Madame Sophie, born in 1734, was the sixth of eight daughters of Louis XV (1710–1774) and Marie Leszczynska (1703–1768), and one of seven who died unmarried. In 1763–64, Drouais painted eight portraits of members of the royal family that were commissioned by the four surviving sisters, the Mesdames Adélaïde, Victoire, Sophie, and Louise: there were three group portraits, two individual portraits of Madame Sophie, and one of each of the other princesses. Each single figure cost 800 livres, though Drouais hoped for 1,000, and included the sitter's hands; all five were the same size, "2 pieds 3 pouces sur un pied 10 pouces," or roughly 73 by 59.55 centimeters. One of the portraits of Madame Sophie must be a work at the Musée National du Château de Versailles (MV 3810), signed and dated 1763, in which she is seated in an armchair and facing to right, wearing an elaborately re-embroidered flowered damask dress and lace cuffs, and holding a musical score. The portrait of Madame Louise may be that belonging to the National Gallery of Victoria, Melbourne (1359-5); it is signed and dated 1763 and measures 73.7 x 59.8 centimeters.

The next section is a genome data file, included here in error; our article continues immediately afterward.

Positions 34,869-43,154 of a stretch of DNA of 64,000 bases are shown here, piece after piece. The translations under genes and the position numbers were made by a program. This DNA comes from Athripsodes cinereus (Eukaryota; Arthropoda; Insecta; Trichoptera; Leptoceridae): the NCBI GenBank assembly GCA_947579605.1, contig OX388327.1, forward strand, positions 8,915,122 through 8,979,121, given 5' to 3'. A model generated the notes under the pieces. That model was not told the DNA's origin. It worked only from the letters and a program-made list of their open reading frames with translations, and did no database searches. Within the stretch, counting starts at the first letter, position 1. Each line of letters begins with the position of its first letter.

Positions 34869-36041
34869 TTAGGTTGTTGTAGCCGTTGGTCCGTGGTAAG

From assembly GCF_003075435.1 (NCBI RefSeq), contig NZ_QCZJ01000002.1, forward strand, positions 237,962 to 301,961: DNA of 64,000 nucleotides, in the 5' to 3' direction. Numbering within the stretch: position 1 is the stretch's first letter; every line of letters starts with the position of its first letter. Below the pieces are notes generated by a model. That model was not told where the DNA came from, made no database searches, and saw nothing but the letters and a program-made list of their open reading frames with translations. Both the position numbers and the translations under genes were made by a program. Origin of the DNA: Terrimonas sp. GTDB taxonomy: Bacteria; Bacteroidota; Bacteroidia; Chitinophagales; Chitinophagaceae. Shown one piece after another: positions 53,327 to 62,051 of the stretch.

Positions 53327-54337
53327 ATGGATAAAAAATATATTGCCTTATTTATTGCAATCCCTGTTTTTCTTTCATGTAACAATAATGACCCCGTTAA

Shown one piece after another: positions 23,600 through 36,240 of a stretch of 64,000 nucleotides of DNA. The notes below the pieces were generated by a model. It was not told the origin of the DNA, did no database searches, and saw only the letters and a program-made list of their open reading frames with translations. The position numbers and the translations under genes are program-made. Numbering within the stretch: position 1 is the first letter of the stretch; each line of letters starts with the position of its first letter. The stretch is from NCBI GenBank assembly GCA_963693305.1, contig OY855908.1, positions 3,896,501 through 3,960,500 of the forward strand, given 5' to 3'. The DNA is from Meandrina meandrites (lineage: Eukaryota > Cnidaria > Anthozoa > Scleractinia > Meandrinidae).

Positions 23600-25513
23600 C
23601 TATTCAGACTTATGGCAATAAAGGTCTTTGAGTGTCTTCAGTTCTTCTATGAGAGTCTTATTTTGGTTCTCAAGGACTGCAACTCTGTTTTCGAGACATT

By contrast with the painting at Versailles, in the Museum's portrait Madame Sophie's hands are hidden in a fur muff. The canvas, dated 1762, is smaller, with a shape more nearly square. Her beautiful dress is similar in style but the striped and flowered fabric includes darker colors and has a slightly different design. The smooth, porcelain-like modeling of the sitter's expressionless face is quite typical.
[Katharine Baetjer 2011]